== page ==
Midway Atoll Murals Unveiling

Battle of Midway Week:

Midway Atoll Murals Unveiling
Pacific Aviation Museum Pearl Harbor


(The Midway Murals illustrate the broad mission sweep of Naval forces in the Pacific (clockwise from top left) with major surface combatants, JFK's Patrol Torpedo Boat, aircraft carriers, CB construction efforts, Marine amphibious operations and the Silent Service).

Battle of Midway Week kicks off with a bang on historic Ford Island at the Pacific Aviation Museum's superb collection of vintage military aircraft. Please join us for a panel discussion and special reception as th Naval Intelligence Professionals support the dedication of the display of the historic Midway Atoll Murals

When: Friday, June 3, 2016 from 3:30 PM – 5:00 PM
Where: Pacific Aviation Museum Hangar 79, Ford Island

This may be a once in a lifetime opportunity to see some artifacts of the Pacific War. In cooperation with the Fish and Wildlife Service’s Midway Atoll National Wildlife Refuge, the Pacific Aviation Museum Pearl Harbor has preserved six historic murals that were removed from the Midway Atoll Movie Theater. In honor of the Battle of Midway, Pacific Aviation Museum opens a temporary display of these artifacts on June 3, 2016.

The six wall-sized original paintings formerly hung in a World War II-era base theater on Midway Atoll at the former airfield and Naval Station.

The murals will be on loan for at least four years for the purpose of both preserving and making them available for the general public to enjoy for the first time in their history.

The 8×12-foot murals depict scenes symbolic of the massive U.S. involvement in World War II that defeated Imperial Japan, and covered the walls in the theater on the island as the war came to an end, and the flood of troops, sailors and airmen began the Magic Carpet return to CONUS from far-flung stations across the Pacific.

They were painted by Victor Nels Solander, 123rd U.S. Naval Construction Battalion, whose Seabee unit was stationed on Midway from June 1, 1944 to Dec. 16, 1945. Solander was awarded a $100 war-bond and his work received many accolades at the time.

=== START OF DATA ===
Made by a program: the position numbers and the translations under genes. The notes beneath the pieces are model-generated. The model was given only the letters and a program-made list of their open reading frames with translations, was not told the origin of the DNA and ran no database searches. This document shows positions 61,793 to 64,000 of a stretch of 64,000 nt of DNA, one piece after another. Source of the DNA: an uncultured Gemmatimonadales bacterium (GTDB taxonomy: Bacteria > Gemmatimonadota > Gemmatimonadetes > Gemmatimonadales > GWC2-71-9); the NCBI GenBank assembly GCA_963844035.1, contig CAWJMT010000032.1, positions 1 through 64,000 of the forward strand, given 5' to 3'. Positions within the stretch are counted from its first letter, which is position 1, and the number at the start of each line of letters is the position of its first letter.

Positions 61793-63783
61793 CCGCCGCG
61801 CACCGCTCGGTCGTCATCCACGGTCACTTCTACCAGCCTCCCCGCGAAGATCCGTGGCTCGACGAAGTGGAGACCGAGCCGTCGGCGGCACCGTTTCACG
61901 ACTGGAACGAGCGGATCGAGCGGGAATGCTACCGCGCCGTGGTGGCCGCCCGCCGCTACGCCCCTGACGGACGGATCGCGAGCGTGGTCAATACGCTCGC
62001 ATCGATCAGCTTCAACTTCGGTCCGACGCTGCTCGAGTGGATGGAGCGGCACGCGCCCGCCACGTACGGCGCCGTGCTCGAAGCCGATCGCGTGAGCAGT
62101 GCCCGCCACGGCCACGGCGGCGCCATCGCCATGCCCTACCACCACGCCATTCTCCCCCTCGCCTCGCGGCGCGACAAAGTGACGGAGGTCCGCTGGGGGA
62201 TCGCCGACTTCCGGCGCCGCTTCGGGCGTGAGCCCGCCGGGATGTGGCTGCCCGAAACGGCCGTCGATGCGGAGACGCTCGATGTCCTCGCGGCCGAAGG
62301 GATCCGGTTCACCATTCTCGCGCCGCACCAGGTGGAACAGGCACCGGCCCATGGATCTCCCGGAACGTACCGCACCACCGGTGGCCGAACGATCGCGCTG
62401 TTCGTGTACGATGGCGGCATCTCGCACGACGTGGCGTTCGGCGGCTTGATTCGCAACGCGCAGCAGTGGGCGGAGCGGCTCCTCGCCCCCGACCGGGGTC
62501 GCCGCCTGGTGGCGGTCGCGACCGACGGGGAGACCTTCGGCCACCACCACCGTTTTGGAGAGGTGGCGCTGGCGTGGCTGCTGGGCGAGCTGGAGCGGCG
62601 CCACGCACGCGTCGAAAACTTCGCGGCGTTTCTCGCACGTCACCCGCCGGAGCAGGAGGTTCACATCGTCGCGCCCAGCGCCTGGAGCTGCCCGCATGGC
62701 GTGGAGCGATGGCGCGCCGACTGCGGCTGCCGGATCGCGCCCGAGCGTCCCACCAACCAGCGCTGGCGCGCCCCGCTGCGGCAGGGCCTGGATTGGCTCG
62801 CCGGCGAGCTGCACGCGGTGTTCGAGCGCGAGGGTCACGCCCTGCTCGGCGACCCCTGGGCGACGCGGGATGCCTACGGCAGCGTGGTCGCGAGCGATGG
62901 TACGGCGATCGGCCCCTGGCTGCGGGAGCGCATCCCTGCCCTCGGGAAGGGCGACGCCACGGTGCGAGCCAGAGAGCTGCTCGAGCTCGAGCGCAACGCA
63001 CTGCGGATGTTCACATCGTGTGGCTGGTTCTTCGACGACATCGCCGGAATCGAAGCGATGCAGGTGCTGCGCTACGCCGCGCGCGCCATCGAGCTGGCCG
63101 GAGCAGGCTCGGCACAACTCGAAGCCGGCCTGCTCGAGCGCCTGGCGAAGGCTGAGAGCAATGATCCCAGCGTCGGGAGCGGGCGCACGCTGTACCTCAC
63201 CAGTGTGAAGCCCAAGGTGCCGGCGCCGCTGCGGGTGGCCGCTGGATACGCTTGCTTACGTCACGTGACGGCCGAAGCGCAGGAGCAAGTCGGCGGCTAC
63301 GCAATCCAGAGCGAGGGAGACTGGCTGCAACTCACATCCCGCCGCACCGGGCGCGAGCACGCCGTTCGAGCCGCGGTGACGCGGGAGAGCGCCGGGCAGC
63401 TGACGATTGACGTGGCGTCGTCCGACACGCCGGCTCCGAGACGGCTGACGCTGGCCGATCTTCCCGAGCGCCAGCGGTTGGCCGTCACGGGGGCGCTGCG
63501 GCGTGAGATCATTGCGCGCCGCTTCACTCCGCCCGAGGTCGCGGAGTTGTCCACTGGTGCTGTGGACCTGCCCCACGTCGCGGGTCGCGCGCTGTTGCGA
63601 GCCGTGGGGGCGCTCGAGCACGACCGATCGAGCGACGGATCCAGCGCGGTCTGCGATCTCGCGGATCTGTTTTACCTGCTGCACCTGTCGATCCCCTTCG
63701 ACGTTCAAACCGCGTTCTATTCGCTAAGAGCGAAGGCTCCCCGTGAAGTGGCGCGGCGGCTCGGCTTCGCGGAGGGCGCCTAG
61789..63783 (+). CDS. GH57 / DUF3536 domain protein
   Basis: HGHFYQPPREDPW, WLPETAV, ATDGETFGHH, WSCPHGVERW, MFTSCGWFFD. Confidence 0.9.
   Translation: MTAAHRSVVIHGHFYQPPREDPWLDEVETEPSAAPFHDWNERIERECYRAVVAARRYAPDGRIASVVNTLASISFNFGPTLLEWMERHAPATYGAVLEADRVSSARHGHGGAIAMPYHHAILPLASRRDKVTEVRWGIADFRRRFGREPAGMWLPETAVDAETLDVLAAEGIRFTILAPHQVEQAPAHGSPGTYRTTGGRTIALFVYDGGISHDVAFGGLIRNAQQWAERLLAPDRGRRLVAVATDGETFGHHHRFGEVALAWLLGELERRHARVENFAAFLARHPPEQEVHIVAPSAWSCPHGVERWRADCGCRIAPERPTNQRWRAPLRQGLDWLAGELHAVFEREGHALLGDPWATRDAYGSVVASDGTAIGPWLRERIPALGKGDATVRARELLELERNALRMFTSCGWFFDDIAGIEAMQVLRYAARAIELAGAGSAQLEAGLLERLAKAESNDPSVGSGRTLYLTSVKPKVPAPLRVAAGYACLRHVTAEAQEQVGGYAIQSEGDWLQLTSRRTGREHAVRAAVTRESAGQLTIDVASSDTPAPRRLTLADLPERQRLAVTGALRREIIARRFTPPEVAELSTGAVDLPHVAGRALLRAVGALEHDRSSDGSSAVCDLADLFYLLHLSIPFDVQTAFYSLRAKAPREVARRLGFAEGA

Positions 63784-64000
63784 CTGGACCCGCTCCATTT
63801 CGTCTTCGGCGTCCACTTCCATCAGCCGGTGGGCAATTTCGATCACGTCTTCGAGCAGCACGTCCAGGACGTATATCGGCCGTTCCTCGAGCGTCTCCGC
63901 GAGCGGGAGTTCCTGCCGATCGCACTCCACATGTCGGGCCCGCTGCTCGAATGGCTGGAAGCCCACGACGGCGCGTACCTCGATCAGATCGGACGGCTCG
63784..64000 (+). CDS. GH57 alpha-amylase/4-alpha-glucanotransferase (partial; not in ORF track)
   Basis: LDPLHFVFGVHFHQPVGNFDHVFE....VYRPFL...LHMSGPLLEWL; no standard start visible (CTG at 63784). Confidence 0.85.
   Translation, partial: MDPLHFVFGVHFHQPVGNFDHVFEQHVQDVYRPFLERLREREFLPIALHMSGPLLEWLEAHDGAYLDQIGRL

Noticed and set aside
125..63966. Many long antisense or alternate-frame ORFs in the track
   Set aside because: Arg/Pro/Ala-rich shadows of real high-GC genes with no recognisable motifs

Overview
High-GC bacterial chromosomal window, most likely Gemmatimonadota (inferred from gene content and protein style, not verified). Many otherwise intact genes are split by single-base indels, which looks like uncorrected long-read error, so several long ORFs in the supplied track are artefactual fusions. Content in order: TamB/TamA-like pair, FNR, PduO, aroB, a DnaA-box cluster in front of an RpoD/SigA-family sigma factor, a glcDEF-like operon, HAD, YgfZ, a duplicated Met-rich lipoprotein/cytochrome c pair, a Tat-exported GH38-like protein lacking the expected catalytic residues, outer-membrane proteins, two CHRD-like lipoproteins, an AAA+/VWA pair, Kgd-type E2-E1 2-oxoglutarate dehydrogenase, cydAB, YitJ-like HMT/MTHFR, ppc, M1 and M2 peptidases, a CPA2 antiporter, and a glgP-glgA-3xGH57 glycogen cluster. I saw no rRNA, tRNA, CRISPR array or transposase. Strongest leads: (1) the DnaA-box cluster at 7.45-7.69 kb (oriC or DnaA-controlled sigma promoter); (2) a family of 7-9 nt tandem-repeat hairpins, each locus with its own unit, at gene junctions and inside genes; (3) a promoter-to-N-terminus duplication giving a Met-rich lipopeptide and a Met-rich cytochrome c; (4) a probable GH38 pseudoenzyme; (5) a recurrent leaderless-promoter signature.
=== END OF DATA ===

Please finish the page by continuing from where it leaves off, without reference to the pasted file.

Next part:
Over the years, and as the base was transferred to the Fish and Wildlife service from the Department of the Navy they slowly deteriorated. Extracting the eight by twelve-foot murals from the walls of the theater was a herculean effort on a remote island with few resources. To carefully preserve the original artwork took a year of research and planning with input from Service historians, engineers and the few staff at hand.

“The history of World War II is written not just in words but in images. And that includes artwork that was painted in the far-flung outposts of the war. These need to be preserved for future generations,” said Pacific Aviation Museum Pearl Harbor curator Burl Burlingame.

For the past two years, Museum staff has worked to stabilize the murals, repaired pieces and fabricating frames for hanging. The murals are now hung in historic Hangar 79, on Ford Island, Pearl Harbor, Hawaii taking advantage of huge internal structure capable of supporting these large artifacts.

We invite you to support the Pacific Aviation Museum Pearl Harbor as it dedicates the exhibit of these murals as part of the week-long tribute to the Battle of Midway. Start the evening with an Educational Panel featuring RADM White. Afterwards, enjoy light refreshment and guided tours with Fish and Wildlife representatives on hand to share the history of these murals along with the restoration process and display mission.

ENS Matt Thorp of NIOC Hawaii is the point of contact. He can be reached at 477-7606 or by email at: matthew.thorp@navy.mil


(The restored murals hang at historic Hangar 79 above an F-5E and Vietnam-era MIG-21 . Photo: Pacific Aviation Museum).

Copyright 2016 Vic Socotra